It would now be interesting, and potentially very useful for us all, to build up a picture of the sciarid species with which we are all plagued. In order to do this I would like to receive preserved sciarid fly specimens from growers across the world. If growers are interested in sending flies to us at HRI, we need about 50 fresh specimens – it is no use collecting the dead flies from traps etc(!) – which have been put into a small vial or tube containing 70% alcohol. An identification label written in pencil (alcohol removes ink very effectively), placed in the container, completes the job.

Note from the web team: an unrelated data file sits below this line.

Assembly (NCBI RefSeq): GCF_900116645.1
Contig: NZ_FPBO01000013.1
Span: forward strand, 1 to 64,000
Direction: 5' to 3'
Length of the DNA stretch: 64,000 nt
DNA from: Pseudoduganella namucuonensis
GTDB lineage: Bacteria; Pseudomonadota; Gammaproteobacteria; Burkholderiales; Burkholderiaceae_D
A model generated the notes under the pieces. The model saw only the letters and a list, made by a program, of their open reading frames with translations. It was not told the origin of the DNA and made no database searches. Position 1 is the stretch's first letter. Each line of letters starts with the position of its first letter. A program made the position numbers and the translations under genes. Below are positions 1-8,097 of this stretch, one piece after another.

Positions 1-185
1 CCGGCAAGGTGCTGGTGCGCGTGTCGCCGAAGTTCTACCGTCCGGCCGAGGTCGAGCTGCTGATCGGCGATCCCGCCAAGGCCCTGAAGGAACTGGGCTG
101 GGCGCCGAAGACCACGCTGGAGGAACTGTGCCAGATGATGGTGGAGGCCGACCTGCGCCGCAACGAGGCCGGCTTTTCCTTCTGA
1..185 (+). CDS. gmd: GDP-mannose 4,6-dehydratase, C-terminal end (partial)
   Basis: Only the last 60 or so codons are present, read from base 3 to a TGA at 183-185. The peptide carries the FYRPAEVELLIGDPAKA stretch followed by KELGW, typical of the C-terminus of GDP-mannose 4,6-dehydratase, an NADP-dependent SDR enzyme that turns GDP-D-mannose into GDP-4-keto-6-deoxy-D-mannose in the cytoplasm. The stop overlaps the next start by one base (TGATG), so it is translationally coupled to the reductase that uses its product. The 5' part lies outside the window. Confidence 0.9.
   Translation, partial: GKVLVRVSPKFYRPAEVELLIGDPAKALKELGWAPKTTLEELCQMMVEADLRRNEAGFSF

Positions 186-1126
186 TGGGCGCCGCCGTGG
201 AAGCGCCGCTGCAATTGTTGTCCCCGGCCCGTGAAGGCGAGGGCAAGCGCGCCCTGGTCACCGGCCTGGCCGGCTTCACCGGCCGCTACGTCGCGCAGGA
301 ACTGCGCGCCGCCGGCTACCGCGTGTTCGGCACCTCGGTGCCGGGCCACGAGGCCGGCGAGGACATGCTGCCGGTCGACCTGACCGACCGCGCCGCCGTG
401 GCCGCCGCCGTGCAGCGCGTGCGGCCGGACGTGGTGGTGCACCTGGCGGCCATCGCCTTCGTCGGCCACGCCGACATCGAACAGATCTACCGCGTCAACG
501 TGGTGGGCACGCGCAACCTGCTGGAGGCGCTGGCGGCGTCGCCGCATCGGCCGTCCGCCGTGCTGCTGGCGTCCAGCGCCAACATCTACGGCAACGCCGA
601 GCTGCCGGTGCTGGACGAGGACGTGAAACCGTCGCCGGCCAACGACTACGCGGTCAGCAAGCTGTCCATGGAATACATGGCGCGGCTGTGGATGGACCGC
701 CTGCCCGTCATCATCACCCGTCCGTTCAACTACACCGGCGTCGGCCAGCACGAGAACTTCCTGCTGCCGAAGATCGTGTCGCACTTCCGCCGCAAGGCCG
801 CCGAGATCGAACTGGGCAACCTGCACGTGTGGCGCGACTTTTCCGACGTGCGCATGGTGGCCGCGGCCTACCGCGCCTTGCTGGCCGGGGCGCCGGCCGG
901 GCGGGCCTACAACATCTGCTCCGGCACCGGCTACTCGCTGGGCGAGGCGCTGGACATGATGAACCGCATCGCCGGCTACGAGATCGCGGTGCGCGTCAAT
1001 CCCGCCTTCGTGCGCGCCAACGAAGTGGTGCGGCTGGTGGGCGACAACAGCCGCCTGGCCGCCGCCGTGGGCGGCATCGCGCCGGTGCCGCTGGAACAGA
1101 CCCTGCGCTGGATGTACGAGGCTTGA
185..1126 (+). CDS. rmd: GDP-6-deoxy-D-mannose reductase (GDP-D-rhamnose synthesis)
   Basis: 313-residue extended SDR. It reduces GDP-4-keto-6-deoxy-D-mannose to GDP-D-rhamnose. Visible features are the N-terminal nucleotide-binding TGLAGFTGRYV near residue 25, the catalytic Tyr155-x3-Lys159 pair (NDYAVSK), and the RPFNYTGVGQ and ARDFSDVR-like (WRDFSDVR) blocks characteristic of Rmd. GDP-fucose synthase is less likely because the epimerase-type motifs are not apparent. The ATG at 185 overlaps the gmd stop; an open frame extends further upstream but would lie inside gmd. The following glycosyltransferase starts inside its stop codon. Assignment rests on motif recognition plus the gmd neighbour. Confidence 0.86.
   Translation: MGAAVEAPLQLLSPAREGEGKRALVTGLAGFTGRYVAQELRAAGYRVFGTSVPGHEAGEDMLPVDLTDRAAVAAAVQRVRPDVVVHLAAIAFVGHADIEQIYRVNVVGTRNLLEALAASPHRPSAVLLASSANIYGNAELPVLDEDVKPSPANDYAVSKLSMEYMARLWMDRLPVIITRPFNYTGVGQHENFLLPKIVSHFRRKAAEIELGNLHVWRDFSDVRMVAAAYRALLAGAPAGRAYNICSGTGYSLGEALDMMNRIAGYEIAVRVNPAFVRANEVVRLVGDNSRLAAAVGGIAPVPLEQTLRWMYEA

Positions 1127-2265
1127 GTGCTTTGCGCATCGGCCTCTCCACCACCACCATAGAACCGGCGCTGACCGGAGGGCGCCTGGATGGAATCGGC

As I have explained, we need mainly the male flies which are smaller than the females and have noticeably longer antennae. Along with the sample we need as much information about the growing conditions as possible – where they came from, the compost type or growing medium, the area of the country, any climatic conditions that might be relevant, and such like. The more information we have, the better we can build up the world-wide picture. So don’t be shy, mail me those pesky sciarids!
Menzel, F.; Mohrig, W. & Groth, I. (1990): Beiträge zur Insektenfauna der DDR: Diptera – Sciaridae. – Beitr. Ent. – Berlin, 40(2): 301-400.
Amorim, D.S. (1992): A Catalogue of the family Sciaridae (Diptera) of the Americas South of the United States. – Rev. Bras. Ent. – São Paulo, 36(1): 55-77.